Table Saw, Slider, or Panel Saw?
From contributor L:
Your slider can do one other thing (among others) that comes in real handy, and that is edging boards. You dog one end of the board into a shoe, hold the other end down and rip a straight edge. It saves a ton of time at the jointer. Your board can be a little longer than the sliding table depending on the design.
From contributor B:
I bought a slider a couple months ago and it made a huge difference. You don't have to wrestle the panels through the saw, no fear of kick-back, no binding when your sizing panels and don't quite hold it strait because they stay strait, very square panels with clean cuts and no chipping of melamine, lots more power than a typical saw. I will probably cite more improvements after spending more time with it.
The saw does take up more room than a unisaw, but like the unisaw you can put a large outfeed/storage/assembly table behind it to fill in an area and make use of it. The moving part (wagon) of my saw travels right next to my assembly/outfeed table, so it didn't cost me much space.
I have also used it to true up the boards as mentioned here. Clamp them down to the wagon, push them through (very easy) and you have a perfectly strait and square edge without trying to hold a long board steady through a jointer as you make several passes and the wood chips out!
If you have room, get one with a 10' stroke so the cross-cut fence doesn't have to be removed when you are ripping anything under 10'. Otherwise, get used to taking it off and putting it back on and do some planning to minimize it or just keep your regular saw for those rips. If you are on a budget, check out the Mini-Max 315. I saw it at the wood working show and it was pretty impressive.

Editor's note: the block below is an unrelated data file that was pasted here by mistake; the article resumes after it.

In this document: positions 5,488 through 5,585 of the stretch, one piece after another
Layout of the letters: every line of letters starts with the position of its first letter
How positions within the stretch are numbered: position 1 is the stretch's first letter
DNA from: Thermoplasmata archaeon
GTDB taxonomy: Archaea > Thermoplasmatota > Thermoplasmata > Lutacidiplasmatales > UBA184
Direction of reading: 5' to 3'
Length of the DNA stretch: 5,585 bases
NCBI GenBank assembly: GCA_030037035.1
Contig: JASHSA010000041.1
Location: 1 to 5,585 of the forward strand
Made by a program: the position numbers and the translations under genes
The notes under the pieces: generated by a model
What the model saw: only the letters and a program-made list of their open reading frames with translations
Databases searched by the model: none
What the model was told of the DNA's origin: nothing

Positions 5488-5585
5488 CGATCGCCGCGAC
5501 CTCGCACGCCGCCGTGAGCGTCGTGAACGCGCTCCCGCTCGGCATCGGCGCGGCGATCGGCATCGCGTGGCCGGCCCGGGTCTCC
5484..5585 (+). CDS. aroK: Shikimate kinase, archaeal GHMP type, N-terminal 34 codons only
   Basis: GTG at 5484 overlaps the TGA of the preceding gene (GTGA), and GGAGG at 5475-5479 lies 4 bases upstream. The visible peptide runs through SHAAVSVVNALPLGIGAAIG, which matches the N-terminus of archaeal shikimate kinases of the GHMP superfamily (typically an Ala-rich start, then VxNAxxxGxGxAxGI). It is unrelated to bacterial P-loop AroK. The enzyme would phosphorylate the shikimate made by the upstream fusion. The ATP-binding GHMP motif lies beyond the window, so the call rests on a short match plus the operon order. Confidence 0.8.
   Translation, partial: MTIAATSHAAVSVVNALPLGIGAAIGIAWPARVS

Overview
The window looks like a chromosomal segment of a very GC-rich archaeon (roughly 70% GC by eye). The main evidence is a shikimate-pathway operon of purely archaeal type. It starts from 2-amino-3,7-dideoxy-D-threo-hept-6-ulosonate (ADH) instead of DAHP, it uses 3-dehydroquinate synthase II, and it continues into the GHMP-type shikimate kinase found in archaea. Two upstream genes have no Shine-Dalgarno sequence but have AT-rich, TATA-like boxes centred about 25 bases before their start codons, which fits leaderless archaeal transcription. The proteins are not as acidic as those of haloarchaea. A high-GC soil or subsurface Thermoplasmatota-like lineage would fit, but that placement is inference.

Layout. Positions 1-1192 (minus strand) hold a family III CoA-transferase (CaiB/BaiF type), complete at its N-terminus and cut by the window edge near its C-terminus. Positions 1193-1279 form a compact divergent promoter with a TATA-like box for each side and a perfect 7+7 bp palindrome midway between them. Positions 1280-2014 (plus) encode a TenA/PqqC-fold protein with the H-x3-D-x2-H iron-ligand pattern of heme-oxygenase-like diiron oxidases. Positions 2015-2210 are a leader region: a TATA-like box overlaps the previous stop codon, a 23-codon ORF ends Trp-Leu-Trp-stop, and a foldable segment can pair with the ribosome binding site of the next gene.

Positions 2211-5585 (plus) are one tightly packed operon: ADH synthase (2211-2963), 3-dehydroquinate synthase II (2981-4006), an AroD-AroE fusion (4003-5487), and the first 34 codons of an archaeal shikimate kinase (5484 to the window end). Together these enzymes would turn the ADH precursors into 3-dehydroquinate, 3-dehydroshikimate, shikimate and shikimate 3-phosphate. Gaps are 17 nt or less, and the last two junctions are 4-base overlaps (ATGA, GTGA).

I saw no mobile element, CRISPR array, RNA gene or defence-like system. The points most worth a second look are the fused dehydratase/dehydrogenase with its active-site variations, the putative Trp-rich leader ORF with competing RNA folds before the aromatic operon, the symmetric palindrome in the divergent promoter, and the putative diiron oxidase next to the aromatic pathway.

From contributor H:
I have both a Striebig vertical and an Altendorf slider. If I could have only one and were cutting cabinet parts it would be the vertical. I have jigs for the Striebig to cut the few angled parts that I need.
From contributor A:
I agree with Contributor H. Once you get used to a vertical saw you'll never go back to anything else.
From contributor D:
I agree also. I use angle blocks for 'fences' on the vertical and get unbelievable joints. Its not as hi-tech as a digital fence but it's fast and easy and perfect. If you get a vertical get one that will cross cut (vertical) at least 8'. The less you have to move the wood the better the cut.
From contributor O:
How many owners of Sliders actually use the full capacity of the machine? I'm in the market for a slider but am wondering if I will rip a sheet larger than 96". I'm a cabinetmaker and do make lots of tower units and oven stack cabinets, but for the most part, I'm making standard size cabinets. Would a smaller slider make more sense because floor space can be a premium?
From contributor H:
No, get a full 120" unit. If you didn't have it you would miss it. Floor space is a problem, however just bite the bullet.
From contributor L:
I bought a SCMI SL16 in '88; ran the heck out of it and it is still used for lots of things today and the sliding system is still good. It is used with assorted jigs clamped to the sliding table for cutting difficult to position items exactly the same, part after part. Being able to use a 16" blade is also great for some things. You will want to keep your Unisaw for small parts. The fences on the 10' sliders are very solid allowing you do very accurate work.
The cross fence is easily brought to exact 90* or any other angle so you can do compound miters with ease. It is easy to do stress relief cuts in melamine so you get away from the banana rips. Putting a tiger stop on the rip fence will speed things a lot. When we got to the point we were double shift cutting on the slider we bought a beam saw, and it was much faster. But now a lot of our cutting is done nested on a Komo. If the beam saw is single sheet cutting the Komo is faster.
From contributor M:
To contributor O: One of the great benefits of a full-sized slider is the ability to straight line rip lumber. It is a heck of a lot faster than the jointer, almost never has blowout, and at .07 a linear foot I am saving a ton of money.
The smaller sliders are generally not as well built. Let's face it; the heart of a slider is the carriage. You can attach almost any saw to it. But it is the carriage system that makes the unit. Smaller units have systems that don't wear as well, or allow more play in the travel. My Altendorf has a tolerance of .006" over 10.5' for 3 or 5 years. Martin may have similar specs. Why won't these smaller units guarantee such tolerances? Better to have more than enough and not use it than not enough and need it.
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